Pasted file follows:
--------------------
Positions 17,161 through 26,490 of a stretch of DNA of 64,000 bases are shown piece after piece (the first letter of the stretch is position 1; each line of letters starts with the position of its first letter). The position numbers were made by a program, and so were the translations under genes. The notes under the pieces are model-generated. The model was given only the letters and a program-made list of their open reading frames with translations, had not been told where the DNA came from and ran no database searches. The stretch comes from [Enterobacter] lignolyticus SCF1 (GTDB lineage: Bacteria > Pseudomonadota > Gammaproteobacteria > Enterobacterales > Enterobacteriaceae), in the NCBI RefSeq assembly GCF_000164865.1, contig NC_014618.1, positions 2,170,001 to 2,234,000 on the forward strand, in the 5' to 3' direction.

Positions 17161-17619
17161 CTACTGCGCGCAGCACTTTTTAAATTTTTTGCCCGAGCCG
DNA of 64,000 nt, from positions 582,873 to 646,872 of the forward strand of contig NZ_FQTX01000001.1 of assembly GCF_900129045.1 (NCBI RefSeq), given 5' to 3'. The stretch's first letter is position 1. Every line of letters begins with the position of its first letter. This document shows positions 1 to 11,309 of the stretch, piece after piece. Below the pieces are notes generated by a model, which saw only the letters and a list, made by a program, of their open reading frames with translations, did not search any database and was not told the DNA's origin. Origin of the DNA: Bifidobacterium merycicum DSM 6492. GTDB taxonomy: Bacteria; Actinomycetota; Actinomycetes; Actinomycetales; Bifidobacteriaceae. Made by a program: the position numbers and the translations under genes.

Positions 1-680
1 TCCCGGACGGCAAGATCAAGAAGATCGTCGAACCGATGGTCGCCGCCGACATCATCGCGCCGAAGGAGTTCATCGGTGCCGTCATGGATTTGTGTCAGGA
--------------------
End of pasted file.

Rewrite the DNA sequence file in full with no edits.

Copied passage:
Positions 17,161 through 26,490 of a stretch of DNA of 64,000 bases are shown piece after piece (the first letter of the stretch is position 1; each line of letters starts with the position of its first letter). The position numbers were made by a program, and so were the translations under genes. The notes under the pieces are model-generated. The model was given only the letters and a program-made list of their open reading frames with translations, had not been told where the DNA came from and ran no database searches. The stretch comes from [Enterobacter] lignolyticus SCF1 (GTDB lineage: Bacteria > Pseudomonadota > Gammaproteobacteria > Enterobacterales > Enterobacteriaceae), in the NCBI RefSeq assembly GCF_000164865.1, contig NC_014618.1, positions 2,170,001 to 2,234,000 on the forward strand, in the 5' to 3' direction.

Positions 17161-17619
17161 CTACTGCGCGCAGCACTTTTTAAATTTTTTGCCCGAGCCG
DNA of 64,000 nt, from positions 582,873 to 646,872 of the forward strand of contig NZ_FQTX01000001.1 of assembly GCF_900129045.1 (NCBI RefSeq), given 5' to 3'. The stretch's first letter is position 1. Every line of letters begins with the position of its first letter. This document shows positions 1 to 11,309 of the stretch, piece after piece. Below the pieces are notes generated by a model, which saw only the letters and a list, made by a program, of their open reading frames with translations, did not search any database and was not told the DNA's origin. Origin of the DNA: Bifidobacterium merycicum DSM 6492. GTDB taxonomy: Bacteria; Actinomycetota; Actinomycetes; Actinomycetales; Bifidobacteriaceae. Made by a program: the position numbers and the translations under genes.

Positions 1-680
1 TCCCGGACGGCAAGATCAAGAAGATCGTCGAACCGATGGTCGCCGCCGACATCATCGCGCCGAAGGAGTTCATCGGTGCCGTCATGGATTTGTGTCAGGA